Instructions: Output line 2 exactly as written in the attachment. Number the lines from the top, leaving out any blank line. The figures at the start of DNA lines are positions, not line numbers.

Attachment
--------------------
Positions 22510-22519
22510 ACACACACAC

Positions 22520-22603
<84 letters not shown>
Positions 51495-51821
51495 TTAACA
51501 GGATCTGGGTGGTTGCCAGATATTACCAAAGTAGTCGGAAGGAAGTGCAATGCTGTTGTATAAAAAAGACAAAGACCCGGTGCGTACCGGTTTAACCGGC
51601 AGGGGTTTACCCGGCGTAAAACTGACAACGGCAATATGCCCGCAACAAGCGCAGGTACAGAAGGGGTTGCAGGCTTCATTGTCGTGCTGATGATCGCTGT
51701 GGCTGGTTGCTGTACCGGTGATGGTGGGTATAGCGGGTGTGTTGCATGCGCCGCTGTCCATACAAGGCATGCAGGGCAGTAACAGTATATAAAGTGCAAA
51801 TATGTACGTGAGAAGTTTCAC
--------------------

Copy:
22510 ACACACACAC